Remembering Tseng Kwong Chi

Perhaps someday someone will make a film of my book Art After Midnight and explore the New York social scene born in the shadow of CB’s by freshman art students from around the world, converging at a time when world’s collided and paradigm’s began shifting in downtown New York City.

I selected Tseng Kong Chi as a primary photographer for my 1985 book, although I included all the great photographers who documented the scene, especially Harvey Wang, who took this photo of Tseng performing with Keith Haring at Club 57. I’m pretty sure this was before Tseng assumed his Chairman Mao identity, and that Club 57 was the lab where Tseng honed some skills. Club 57 was an orgy of creativity in action.

When they finally make a great film about this scene, it won’t be about Basquiat, Haring or anyone else, but the entire community because everyone who attended these ceremonies made a contribution. Like most movements, 50 stars were involved, but there were 500 in the audience, and the audience is just as important as the stars when it comes to birthing new movements because they add the necessary psychic energy to lift the movement higher. And Tseng was certainly one of those 50, so its wonderful the Grey Art Gallery has recognized him with a long overdue major exhibition.

Without Tseng, where would Borat be? If only I had a video camera back then and the foresight to follow Tseng around like he followed Keith—only Keith was chalking subway panels while Tseng was crashing the biggest old-money events in town with a self-created VIP name-tag and a non-speaking Mao persona. He even got photos with Henry Kissinger and Henry thought he was some visiting dignitary from China and not a performance artist. But this was performance art on a whole new scale.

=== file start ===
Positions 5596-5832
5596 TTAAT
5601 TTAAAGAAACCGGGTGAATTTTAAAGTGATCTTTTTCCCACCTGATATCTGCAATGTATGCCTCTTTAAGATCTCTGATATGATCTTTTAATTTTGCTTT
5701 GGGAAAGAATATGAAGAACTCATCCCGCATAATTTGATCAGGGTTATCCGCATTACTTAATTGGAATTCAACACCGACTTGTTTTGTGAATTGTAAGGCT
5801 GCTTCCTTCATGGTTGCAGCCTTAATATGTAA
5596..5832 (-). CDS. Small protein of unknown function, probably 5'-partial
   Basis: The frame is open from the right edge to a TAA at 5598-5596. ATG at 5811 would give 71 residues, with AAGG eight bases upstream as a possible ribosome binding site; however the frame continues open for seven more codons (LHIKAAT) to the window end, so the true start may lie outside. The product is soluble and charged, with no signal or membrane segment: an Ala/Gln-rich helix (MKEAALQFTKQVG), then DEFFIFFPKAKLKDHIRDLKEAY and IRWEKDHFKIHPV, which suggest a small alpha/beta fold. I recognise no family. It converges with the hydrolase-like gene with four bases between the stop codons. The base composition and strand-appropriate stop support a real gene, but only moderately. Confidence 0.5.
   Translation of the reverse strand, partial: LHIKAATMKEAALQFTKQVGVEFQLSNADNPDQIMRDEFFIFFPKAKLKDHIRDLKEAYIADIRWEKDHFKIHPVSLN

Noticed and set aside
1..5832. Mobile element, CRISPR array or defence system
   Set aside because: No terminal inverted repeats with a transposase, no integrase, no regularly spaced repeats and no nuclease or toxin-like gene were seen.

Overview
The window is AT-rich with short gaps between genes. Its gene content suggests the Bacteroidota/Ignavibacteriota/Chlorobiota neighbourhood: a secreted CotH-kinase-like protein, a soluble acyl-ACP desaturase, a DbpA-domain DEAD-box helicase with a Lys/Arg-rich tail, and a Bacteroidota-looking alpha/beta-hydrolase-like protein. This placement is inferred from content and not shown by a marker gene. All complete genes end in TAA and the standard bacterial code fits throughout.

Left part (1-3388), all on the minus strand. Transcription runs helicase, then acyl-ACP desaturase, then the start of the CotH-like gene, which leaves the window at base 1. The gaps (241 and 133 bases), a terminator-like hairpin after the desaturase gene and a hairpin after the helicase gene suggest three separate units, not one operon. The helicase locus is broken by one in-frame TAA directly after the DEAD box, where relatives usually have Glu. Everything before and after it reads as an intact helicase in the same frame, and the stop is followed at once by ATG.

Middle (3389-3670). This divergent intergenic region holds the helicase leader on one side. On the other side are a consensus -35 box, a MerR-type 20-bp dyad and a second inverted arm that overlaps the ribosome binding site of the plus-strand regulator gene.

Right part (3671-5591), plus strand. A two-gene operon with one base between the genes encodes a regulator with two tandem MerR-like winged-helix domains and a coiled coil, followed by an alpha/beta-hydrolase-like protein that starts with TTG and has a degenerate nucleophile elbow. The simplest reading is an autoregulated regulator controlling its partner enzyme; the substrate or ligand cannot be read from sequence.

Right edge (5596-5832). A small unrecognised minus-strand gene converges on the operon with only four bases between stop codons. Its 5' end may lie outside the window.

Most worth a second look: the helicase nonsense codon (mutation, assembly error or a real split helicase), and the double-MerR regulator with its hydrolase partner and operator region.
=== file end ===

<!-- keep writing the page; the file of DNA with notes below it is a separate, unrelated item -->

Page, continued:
Maybe you know this movement took massive energy from the collision of hip hop and punk? I like to think of Tseng’s work as 3D graffiti because it was all about getting up. When a writer starts, the first mission is to formulate a word, tag, nickname, message to be promoted. The Mao character was Tseng’s tag in a way and I think he remained mute because Tseng was shy and it took a lot of confidence for him to launch into these epic social scenes and remain in character.

The Grey Art exhibit includes an enormous print of a photo Tseng shot for the back cover of the book, inspired by a continuing series Tseng was working on, in which he was photographing Keith, Kenny, Bruno, Carmel, Ann, John, Min and a few others. He had a series of group shots taken just before some big ceremony or night on the town. I asked him to do the same thing for the back cover, only I wanted to include some other major characters in the book, like Patti Astor, Steve Maas, Animal X, Joey Arias, David McDermott and Peter McGough. I probably talked it over and we decided it should be kept down to a dozen to be manageable. And at the last second, Kenny Scharf dropped out, and although Jean Michel was invited of course, I didn’t realize including Jean could only be guaranteed if we’d taken the photograph at his place on Great Jones. There may be people left out of this photo still harboring faint grudges today, and I wish we’d just invited all 50 stars and made it like Sergeant Pepper’s. Next time I’ll know better.